Dubai: Attract private sector investments, build more hotels and have tourists seek out the more laidback aspects of what these destinations can offer – this has been the script UAE’s northern emirates have been following. And achieve all of these aims with the least impact on the cherished environment.
Ajman’s been busy taking this investment trail, having just confirmed a second resort by the Indian hospitality company Oberoi. There are more in the works, as the emirate works simultaneously on elevating its infrastructure and its tourism capacities.
Khadija Turki is the acting Director-General of the Ajman Department of Tourism Development. In that role, she gets to have a front-row seat as the development action unfolds – but all of with an eye on creating a perfect union of the past, the present and future.
Ajman has so far focused on existing hospitality and destination projects rather than building new. Will that change?
It is changing dramatically, we are exploring a range of potential future projects. For example, there is zoya first, the Oberoi hotel expansion, and we have three new hotel concepts in discussion with investors.
This year, one of the focus areas could be the potential for investment opportunities in Masfout, with its fascinating scenery of mountains and its cultural atmosphere presented through the Masfout museum. In addition, there are talks with investors - public and private - who are happy to invest in tourism projects in Ajman. These will definitely be important factors to the destination’s tourism potential.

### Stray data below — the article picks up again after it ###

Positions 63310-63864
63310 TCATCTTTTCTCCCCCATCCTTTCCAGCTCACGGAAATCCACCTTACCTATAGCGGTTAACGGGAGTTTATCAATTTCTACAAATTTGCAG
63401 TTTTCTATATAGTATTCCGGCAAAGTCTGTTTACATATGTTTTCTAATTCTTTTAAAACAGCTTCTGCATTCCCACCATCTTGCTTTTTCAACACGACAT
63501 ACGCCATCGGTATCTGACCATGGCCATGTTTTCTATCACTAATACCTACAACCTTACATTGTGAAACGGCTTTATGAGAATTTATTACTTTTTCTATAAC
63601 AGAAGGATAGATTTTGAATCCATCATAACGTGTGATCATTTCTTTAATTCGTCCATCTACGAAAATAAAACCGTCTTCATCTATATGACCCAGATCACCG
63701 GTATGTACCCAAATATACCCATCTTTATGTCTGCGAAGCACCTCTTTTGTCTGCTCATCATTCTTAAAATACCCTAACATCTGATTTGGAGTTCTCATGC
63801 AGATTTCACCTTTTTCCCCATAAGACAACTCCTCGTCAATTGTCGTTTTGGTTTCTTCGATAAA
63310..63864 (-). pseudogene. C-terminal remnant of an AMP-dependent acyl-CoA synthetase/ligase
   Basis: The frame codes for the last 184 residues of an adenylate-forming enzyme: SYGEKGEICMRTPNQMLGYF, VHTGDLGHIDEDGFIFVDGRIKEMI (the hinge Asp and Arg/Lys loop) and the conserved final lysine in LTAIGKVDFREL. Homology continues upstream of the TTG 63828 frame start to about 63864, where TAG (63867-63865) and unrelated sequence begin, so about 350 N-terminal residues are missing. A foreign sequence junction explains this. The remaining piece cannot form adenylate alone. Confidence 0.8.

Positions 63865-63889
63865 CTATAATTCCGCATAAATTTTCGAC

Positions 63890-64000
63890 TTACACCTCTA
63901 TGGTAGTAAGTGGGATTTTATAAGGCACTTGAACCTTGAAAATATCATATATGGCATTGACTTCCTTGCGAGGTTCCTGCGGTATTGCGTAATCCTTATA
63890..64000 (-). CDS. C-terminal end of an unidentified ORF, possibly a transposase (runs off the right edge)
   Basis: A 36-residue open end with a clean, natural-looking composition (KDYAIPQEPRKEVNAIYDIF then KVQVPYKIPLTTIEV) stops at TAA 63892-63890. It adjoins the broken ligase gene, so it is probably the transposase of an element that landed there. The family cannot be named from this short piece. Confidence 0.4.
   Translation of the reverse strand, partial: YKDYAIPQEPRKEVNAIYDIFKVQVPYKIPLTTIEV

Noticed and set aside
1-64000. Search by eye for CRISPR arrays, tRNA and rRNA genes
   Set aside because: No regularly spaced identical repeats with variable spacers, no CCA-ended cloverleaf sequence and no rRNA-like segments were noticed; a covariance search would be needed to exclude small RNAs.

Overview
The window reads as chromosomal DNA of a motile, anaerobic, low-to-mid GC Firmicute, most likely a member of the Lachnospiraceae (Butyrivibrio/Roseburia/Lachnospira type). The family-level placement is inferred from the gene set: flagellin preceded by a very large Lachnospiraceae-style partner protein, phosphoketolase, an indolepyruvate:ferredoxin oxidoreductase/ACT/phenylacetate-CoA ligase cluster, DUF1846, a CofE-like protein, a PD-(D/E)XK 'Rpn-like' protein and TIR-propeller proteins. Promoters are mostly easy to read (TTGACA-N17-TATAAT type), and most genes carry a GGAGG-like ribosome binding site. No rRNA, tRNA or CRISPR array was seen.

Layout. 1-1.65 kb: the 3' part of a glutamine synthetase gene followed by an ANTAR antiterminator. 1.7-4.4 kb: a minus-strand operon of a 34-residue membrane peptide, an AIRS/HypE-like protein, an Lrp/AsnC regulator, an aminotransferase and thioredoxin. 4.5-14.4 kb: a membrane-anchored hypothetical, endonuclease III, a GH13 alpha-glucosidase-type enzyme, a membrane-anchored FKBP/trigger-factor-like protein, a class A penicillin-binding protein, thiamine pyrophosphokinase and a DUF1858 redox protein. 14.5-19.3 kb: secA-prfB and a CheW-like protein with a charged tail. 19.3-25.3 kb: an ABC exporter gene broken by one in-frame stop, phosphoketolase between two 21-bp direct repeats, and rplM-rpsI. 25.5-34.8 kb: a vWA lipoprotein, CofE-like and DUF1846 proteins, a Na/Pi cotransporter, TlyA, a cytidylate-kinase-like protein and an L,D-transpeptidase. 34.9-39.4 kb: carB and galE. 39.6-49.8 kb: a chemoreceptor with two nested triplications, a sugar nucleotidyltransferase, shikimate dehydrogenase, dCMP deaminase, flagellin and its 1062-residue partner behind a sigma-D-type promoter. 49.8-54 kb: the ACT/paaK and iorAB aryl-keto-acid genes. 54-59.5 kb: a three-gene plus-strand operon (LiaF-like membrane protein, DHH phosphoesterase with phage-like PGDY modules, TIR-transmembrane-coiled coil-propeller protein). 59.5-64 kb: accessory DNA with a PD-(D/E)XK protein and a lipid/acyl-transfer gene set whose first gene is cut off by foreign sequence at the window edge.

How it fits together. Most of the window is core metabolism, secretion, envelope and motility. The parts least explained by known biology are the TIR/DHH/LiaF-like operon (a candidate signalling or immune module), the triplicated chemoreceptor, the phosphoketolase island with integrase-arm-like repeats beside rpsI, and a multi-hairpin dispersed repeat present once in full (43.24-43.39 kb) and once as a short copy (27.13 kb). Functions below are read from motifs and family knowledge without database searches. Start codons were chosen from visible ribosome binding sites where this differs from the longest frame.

Another new addition is the Heritage Path project, which is located in the Al Nakhil neighborhood and links heritage buildings starting from the Ajman Museum and the heritage district to the Souq Saleh market and the areas surrounding it. This project extends towards the waterfront and will be a pedestrian-only path to promote sustainable tourism.
Will you be designating more land for high-end resorts or hotels? Will this mean that the Ajman Tourism authority’s mandate will be widened?
There will always be a need to increase the number of hotels and hotel rooms in Ajman. The emirate definitely has the potential to increase the number of hotels and we need to study - carefully - the best investment options with our strategic partners and encourage investors to potentially invest in Ajman.
Ajman’s natural resources - the beaches, mountains, natural reserves, wetlands, and lakes - have specific qualities, in addition to the developed retreats and facilities. All this creates a healthy and profitable atmosphere for investors to invest in Ajman.
Within the emirate, which are the locations identified as being ideal for hotel or mixed-use development? Will you be targeting private investors to get these projects launched?
Private investors are always an integral part of Ajman’s economy and its futuristic vision.
The plots are available - but we always aim to study the diversification of the potential projects to fulfill all our visitors’ requirements, and expectations. A great example of mixed-use destinations is Masfout Castle & Museum as it combines a rich historical background with some fascinating hiking routs.
Another example of mixed-use development is Al Zorah, which combines a mix of lifestyles with residential and commercial offerings. There is an 18-hole golf course set within a natural preserved environment of sandy areas and mangroves, and Al Zorah occupies 5.4 million square meters of lush beachfront.
Will Ajman Tourism board also be launching investments to develop related infrastructure such as outdoor activities, adventure tourism?
Ajman is fortunate to have attractions that offer a diversified portfolio of activities, whether it is heritage and culture focused like the Heritage District surrounding Ajman Museum and Al Manama Museum, with a side gig of natural and outdoors tourism focused like Masfout Castle and its’ fascinating hiking routs and mountain biking routs.